Do you think it’s normal for couples to stop having sex after marriage? I hate to be the bearer of bad news, but it isn’t. Everyone can go through some temporary droughts, but when the sex dries up studies show it has a direct link to divorce.
Suzy Godson, The Times sex columnist, conducted a study among couples aged 36-55. According to Godson’s findings, 4 percent of couples had sex daily, 44 percent have it weekly, 32 percent have it monthly, 11 percent have it annually, and 9 percent stopped having sex altogether.
If you’re never or almost never having sex anymore, you’re in the minority. But it gets worse.
According to a study by Denise Connelly of Georgia State University, sexless marriages have a higher risk of ending in divorce than marriages in which sex is regular. Even if the couple mutually agreed that they’re no longer interested in sex, that lack of making love can take its toll on a marriage.
Another problem is that when a partner with a lower sex drive withholds sex from the partner with a higher sex drive, it’s more likely to lead to extramarital affairs.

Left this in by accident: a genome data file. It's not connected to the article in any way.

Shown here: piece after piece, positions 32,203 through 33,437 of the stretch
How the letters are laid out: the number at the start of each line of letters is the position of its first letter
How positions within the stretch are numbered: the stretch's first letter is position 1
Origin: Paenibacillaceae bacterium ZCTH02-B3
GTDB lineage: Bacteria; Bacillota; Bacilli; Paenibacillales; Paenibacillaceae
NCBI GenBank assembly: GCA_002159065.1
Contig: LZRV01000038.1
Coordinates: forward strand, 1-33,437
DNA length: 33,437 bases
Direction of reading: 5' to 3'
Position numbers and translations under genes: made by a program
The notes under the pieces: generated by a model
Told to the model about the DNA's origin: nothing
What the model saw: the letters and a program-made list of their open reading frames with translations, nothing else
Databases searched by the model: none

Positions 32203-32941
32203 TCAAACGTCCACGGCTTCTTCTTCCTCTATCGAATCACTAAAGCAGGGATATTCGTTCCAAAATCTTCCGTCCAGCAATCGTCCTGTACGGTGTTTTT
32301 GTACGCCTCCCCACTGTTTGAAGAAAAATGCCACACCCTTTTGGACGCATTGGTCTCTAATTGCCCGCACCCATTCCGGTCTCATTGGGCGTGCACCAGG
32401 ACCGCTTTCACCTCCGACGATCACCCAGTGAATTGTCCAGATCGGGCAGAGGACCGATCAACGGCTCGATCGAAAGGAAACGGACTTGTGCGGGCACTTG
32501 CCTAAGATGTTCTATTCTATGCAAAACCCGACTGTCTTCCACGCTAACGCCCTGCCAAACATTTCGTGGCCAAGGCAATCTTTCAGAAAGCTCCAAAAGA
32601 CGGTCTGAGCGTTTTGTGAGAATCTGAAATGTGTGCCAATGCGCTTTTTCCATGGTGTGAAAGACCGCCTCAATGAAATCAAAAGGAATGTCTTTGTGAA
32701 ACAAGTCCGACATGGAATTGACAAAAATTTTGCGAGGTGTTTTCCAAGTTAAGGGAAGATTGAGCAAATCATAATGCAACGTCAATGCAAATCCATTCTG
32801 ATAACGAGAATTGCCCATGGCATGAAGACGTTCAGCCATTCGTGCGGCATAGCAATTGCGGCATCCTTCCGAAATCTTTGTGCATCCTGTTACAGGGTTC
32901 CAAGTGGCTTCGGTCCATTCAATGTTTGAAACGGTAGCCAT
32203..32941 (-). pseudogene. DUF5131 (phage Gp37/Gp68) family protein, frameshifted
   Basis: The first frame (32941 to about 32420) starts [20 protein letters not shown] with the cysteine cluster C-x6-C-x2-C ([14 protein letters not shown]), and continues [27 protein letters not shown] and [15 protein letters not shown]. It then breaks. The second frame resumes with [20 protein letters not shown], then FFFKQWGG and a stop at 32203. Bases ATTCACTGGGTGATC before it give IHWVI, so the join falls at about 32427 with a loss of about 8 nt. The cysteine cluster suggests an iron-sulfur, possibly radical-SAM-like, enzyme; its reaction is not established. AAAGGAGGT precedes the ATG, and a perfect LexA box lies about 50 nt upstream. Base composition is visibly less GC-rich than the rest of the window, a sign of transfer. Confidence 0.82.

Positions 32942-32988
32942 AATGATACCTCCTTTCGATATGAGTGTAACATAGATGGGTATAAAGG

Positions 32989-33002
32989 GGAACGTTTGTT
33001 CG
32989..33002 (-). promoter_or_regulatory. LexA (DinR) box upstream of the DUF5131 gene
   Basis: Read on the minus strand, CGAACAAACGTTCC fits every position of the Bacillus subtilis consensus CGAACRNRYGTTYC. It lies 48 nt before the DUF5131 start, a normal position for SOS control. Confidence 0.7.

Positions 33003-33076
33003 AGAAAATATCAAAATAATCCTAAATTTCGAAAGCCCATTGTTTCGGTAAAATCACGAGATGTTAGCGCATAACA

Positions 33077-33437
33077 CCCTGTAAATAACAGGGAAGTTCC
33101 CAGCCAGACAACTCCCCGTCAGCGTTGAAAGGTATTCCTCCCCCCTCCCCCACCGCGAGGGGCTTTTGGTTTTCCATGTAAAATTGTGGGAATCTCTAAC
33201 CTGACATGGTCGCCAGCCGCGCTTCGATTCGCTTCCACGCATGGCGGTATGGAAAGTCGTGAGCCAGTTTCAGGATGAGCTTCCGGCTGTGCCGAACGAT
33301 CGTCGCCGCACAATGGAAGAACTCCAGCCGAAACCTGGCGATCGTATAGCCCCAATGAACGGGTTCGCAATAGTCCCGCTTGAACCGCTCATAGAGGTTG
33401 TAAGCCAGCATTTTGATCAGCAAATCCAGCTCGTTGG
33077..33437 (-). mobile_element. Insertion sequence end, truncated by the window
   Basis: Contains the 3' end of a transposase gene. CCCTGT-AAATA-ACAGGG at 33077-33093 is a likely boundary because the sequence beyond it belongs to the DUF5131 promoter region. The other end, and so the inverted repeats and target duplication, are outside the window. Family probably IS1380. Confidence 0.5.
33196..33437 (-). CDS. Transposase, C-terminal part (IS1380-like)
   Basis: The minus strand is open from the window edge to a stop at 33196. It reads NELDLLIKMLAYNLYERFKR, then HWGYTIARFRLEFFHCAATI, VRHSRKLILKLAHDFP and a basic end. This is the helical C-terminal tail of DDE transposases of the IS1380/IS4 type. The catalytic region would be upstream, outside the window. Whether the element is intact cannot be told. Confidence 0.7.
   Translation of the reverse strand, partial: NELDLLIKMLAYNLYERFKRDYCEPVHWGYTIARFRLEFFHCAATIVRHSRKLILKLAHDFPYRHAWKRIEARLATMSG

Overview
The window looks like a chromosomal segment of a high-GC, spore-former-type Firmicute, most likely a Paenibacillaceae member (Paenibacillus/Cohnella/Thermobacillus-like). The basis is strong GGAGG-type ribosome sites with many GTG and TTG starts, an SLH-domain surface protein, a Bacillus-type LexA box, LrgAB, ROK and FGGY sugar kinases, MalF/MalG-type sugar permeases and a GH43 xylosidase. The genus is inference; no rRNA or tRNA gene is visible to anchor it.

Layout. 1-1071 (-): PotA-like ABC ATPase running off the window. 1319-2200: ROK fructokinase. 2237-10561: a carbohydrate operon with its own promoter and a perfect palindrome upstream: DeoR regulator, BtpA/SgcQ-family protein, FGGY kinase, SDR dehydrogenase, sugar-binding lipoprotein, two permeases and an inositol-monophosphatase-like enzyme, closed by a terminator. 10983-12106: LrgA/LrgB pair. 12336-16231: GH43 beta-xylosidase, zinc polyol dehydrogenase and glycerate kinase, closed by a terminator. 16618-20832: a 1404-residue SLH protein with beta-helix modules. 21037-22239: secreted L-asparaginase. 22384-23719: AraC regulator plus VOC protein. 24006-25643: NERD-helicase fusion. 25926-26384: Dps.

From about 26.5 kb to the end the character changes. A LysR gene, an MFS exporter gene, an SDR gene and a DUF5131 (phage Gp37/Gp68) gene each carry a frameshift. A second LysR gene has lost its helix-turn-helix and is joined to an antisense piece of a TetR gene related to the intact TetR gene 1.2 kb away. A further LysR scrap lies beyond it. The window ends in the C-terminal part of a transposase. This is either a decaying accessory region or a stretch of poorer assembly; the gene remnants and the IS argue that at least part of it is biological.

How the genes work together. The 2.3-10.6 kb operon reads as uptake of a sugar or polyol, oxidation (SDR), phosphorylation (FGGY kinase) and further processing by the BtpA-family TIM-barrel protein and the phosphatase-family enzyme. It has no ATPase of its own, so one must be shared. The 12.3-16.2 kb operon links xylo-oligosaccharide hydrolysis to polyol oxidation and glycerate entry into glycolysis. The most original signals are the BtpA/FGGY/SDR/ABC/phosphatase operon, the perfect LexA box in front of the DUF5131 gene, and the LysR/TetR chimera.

Why Sex Matters
Sex plays a major role in relationship satisfaction. Part of it is simple biology: sex gives us physical satisfaction. The chemicals released during sex reduce stress and make us feel good– which can make us happier people overall and much more pleasant to be around.
Even more important, sex with a spouse is an important part of a relationship. It fosters a deep and lasting intimacy. Making love nurtures your emotional connection with your spouse and keeps you attuned to each other.
If your marriage has been rocky, try upping the lovemaking. If you’re worried it can’t help, think of it this way: it couldn’t hurt.